FRIDAY WAS ONE of the most embarrassing days for the U.S. media in quite a long time. The humiliation orgy was kicked off by CNN, with MSNBC and CBS close behind, with countless pundits, commentators and operatives joining the party throughout the day. By the end of the day, it was clear that several of the nation’s largest and most influential news outlets had spread an explosive but completely false news story to millions of people, while refusing to provide any explanation of how it happened.
The common theme I see running through all these stories is this: the degradation of our national institutions.
In all our panicked rushing from one sensational story to another, what I’m really worried about is the longer-term effects on the institutions that make up our nation. I don’t know how long police forces that treat their citizens like enemy combatants expect to enjoy public support, but the answer is certainly not “forever.” I don’t know what short-term victory the GOP thinks is worth selling its soul. Probably not the presidency and certainly not Roy Moore’s senate seat. And the same goes for the mainstream media and the American left which–instead of allowing Trump’s vast repository of lamentable qualities and poor decisions–feels the need to squander their credibility on conspiracy theories.
The finer points of each of these three stories can be discussed at length, and should. None of them represents a seismic cataclysm alone. None are without precedent.
But that, I guess, is the saddest part. These are just examples in long-running trends.
I don’t think more hysteria or drama will help. But I do think it’s worth taking a moment to realize there are things at stake beyond the short-term consequences, and that at a certain point the tribal, partisan struggles begin to tear the social fabric itself asunder.
There’s an article today about how leaked documents reveal that BYU used to favor male applicants:
A document titled, “New Freshman Index 2013-2014,” shows that during that time, applicants to the university were scored on several factors to determine whether they’d be admitted to the school and male applicants were given an extra point.
Getting accepted to an elite college has never been more difficult. So to all the young women who got in this year I say: Great job! You earned it.
To the young men I say: Congrats. But just be thankful you didn’t have to apply as a woman.
Why? Because one of academia’s little-known secrets is that private college admissions are exempt from Title IX’s ban on sex discrimination—a shameful loophole that allows some of the most supposedly progressive campuses in the nation to discriminate against female applicants.
Why are colleges–BYU and other private schools–doing this? Because women outperform men academically, and so (according to WaPo again):
…this is happening because elite schools field applications from many more qualified women than men and thus [elite private colleges] are trying to hold the line against a 60:40 ratio of women to men.
The whole thing is very odd. Ordinarily, if a particular group is underrepresented in college campuses, you would expect one set of people to be very concerned about doing whatever it took to preserve campus diversity and another group to be adamantly insistent on blind admissions standards. But, in this case, those two groups have switched their usual positions. One side sees discrimination where it otherwise would see diversity, and the other has decided that blindness is suddenly no virtue.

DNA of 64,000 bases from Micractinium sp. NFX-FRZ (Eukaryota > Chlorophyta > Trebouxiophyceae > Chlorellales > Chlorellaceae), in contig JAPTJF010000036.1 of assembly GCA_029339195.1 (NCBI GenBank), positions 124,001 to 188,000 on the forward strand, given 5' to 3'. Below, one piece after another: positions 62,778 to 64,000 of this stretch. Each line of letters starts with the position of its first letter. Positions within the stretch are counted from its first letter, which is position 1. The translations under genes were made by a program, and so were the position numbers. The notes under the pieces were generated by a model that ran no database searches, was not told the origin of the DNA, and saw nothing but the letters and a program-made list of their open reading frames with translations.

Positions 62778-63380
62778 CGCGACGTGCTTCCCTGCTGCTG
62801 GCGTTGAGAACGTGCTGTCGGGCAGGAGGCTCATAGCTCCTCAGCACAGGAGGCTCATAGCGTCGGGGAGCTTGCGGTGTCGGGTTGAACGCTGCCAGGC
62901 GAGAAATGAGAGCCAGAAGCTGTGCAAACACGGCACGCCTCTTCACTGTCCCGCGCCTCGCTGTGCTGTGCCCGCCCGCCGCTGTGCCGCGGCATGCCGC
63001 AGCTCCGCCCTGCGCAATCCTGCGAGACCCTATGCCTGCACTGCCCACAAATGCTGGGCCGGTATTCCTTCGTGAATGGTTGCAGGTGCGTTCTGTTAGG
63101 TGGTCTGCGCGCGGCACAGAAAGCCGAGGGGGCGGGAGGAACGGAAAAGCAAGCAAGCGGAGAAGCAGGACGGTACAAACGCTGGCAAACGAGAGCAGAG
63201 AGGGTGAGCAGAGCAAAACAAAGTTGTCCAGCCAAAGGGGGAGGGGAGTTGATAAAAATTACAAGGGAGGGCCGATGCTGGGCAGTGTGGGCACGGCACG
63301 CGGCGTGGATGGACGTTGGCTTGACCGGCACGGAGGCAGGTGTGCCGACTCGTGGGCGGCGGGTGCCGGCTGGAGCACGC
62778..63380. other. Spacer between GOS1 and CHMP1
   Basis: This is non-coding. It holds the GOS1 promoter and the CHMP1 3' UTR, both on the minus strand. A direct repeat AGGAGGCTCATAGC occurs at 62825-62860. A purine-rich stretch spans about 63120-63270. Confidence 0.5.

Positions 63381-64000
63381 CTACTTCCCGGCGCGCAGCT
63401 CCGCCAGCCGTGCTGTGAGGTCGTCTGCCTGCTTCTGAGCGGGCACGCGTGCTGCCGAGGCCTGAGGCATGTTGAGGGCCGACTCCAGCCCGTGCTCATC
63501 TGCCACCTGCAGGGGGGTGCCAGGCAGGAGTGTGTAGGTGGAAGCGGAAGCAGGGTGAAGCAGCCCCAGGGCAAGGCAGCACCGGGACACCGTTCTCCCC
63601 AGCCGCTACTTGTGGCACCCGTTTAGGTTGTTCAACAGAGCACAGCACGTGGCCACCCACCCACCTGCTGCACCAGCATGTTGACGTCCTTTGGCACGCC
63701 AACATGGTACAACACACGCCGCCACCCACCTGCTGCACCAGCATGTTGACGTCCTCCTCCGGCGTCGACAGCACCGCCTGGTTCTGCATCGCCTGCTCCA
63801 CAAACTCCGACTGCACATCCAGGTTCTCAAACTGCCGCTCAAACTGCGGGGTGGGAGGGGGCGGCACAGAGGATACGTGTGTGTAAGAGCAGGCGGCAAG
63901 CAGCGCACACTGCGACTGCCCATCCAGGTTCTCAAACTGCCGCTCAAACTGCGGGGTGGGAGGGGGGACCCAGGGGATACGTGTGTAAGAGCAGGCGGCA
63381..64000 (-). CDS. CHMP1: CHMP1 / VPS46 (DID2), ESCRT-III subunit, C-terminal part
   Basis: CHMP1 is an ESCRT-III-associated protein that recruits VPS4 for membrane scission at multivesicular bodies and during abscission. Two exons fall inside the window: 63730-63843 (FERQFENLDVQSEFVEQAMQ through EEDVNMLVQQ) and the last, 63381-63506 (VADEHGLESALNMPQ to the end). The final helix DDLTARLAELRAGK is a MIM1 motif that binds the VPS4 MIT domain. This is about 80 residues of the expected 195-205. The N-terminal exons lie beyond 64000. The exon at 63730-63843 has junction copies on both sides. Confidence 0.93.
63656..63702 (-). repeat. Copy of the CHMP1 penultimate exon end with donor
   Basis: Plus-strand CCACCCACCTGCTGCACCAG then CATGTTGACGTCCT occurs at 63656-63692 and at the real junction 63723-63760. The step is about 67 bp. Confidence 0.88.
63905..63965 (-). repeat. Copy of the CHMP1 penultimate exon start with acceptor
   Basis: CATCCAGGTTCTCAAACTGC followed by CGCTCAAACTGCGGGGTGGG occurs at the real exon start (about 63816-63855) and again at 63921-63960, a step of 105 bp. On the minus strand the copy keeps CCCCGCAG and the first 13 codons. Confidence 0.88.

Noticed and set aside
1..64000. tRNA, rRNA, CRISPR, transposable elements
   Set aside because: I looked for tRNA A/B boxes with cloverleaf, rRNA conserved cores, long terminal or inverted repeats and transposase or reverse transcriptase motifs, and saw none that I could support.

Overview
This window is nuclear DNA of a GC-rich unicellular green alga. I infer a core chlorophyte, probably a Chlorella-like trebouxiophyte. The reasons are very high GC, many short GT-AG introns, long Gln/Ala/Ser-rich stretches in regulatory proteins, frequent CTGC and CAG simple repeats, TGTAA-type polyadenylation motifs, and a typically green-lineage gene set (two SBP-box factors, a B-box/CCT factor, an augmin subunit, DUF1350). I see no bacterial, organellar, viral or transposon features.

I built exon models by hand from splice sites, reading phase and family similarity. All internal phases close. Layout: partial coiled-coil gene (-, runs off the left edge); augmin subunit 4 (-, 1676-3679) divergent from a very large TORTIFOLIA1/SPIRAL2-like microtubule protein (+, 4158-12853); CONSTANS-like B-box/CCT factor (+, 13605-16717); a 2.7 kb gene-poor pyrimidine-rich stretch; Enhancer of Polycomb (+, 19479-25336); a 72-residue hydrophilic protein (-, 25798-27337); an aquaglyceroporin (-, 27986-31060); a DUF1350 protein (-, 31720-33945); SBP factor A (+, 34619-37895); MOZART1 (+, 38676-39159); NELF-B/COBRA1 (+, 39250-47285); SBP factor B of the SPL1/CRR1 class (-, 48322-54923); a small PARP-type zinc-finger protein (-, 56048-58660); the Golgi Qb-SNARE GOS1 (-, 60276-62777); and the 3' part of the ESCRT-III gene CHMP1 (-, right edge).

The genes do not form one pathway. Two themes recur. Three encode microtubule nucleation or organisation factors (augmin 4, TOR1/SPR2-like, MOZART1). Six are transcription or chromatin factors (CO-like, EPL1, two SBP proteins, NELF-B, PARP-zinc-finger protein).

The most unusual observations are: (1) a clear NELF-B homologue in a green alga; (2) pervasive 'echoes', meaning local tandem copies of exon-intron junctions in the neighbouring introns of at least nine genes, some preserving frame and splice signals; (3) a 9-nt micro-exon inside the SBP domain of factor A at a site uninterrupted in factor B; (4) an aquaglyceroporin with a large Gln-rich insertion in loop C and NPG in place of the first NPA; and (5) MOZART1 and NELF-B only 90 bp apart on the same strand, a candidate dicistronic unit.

The day we decided Bill Clinton’s abuse and exploitation of women was somehow his personal business and decided to rehabilitate a serial sexual abuser and accused rapist into some kind of grandfatherly political icon was the day that we told every Harvey Weinstein, Kevin Spacey, Bill Cosby, and Neil DeGrasse Tyson in the world: go ahead. It’s open season. As long as you’re powerful enough, we’ll look the other way.
I didn’t have Roy Moore in the list because he wasn’t as big a story when I wrote that post a few weeks ago, but yeah: you can definitely add him on in.
So, I know it’s not very gracious to say, “I told you so.” But there’s a specific reason I want to highlight and respond to Yglesias’s post, and here it is:
…Clinton…mounted the defense that would see him through to victory — portraying the issue as fundamentally a private family matter rather than a topic of urgent public concern….
To this line of argument, Republicans offered what was fundamentally the wrong countercharge. They argued that in the effort to spare himself from the personal and marital embarrassment entailed by having the affair exposed, Clinton committed perjury when testifying about the matter in a deposition related to Paula Jones’s lawsuit against him.
What they should have argued was something simpler: A president who uses the power of the Oval Office to seduce a 20-something subordinate is morally bankrupt and contributing, in a meaningful way, to a serious social problem that disadvantages millions of women throughout their lives.
Now here’s the thing: Yglesias’s age is within one month of my own. And I’m having a hard time connecting with his retelling of the way this went down. My understanding–as a socially conservative Republican at the time–was that the decision to pursue Clinton for perjury charges was only a tactical decision to find a way to hold him responsible for the actual crime: sexual exploitation of a vulnerable young woman. But, since the relationship wasn’t actually illegal–and since Clinton didn’t have the decency to resign–an actual crime was necessary to base the impeachment on.